Important to note is that in 2010, when the Phillies were great, the total WAR for their pitchers was 21.2, which is the second-highest mark for the team in the past 20 years behind only the 35.2 from 2011. I believe you have to go back to 1983 to find a year (other than 2011) in which the combined bWAR for Phillie pitchers was better than 21.2. In 1983, John Denny won the Cy Young for the Phils, Steve Carlton was very good in 37 starts and Kevin Gross and Charles Hudson were both pretty good. Al Holland finished sixth in Cy Young voting pitching out of the pen.

None of that is the real point, though. The real point is that even in 2010, when the pitching was fantastic, the best it had been since 1983, the Phillies still got 21.3 combined WAR from their position players, which is a whole lot more than they got in either of the last two seasons. It’s also a whole lot more than they’re going to get in 2013 without significant additions among the position players.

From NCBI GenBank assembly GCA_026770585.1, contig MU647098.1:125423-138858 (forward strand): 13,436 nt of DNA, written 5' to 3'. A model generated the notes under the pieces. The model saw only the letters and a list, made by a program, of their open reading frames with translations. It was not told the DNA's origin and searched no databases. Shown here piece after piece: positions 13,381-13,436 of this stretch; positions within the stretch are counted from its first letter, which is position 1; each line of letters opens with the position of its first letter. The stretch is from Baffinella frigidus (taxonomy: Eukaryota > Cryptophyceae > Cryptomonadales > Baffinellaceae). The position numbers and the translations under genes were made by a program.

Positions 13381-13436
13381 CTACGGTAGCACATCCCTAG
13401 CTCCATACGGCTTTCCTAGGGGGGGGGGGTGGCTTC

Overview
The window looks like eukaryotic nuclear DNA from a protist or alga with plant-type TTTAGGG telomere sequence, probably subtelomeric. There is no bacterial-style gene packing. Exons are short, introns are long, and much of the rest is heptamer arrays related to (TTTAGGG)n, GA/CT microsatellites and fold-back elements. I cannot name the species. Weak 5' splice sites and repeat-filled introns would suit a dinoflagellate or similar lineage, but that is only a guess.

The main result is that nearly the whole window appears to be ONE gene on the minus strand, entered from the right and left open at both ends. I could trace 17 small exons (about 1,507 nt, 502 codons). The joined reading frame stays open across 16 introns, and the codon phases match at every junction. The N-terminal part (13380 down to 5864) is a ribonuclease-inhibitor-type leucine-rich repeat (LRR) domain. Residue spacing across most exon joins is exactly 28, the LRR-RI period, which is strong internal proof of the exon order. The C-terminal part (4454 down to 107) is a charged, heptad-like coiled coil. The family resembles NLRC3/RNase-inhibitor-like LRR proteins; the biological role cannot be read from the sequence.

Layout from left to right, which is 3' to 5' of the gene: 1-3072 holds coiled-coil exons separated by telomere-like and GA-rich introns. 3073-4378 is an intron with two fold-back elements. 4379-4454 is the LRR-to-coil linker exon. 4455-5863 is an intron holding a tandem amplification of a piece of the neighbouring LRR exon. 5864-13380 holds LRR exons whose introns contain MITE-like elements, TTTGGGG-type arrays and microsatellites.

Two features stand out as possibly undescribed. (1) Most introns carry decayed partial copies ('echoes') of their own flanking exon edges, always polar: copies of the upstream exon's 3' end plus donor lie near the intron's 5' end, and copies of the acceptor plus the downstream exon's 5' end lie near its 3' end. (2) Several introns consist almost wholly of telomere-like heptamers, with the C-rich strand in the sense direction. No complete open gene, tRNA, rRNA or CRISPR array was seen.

This suggests that the Angels are close to signing Ryan Madson and that Madson will close for the Angels.

This suggests there are seven teams interested in Shane Victorino. The Phillies are not on the list. It is surprising to me if the Phillies are not interested in bringing Victorino back.

The Phillies signed right-handed pitcher Brian Erbe to a minor league deal. Erbe made Baseball America’s list of top 100 prospects before the 2007 (#76), but has been awful in the minors over the last three years, throwing to a 6.13 ERA over 108 2/3 innings. He missed much of the 2011 season after surgery for a torn labrum and turns 25 next month.

Update: This says Carlos Ruiz has been suspended for 25 games after testing positive for an Amphetamine.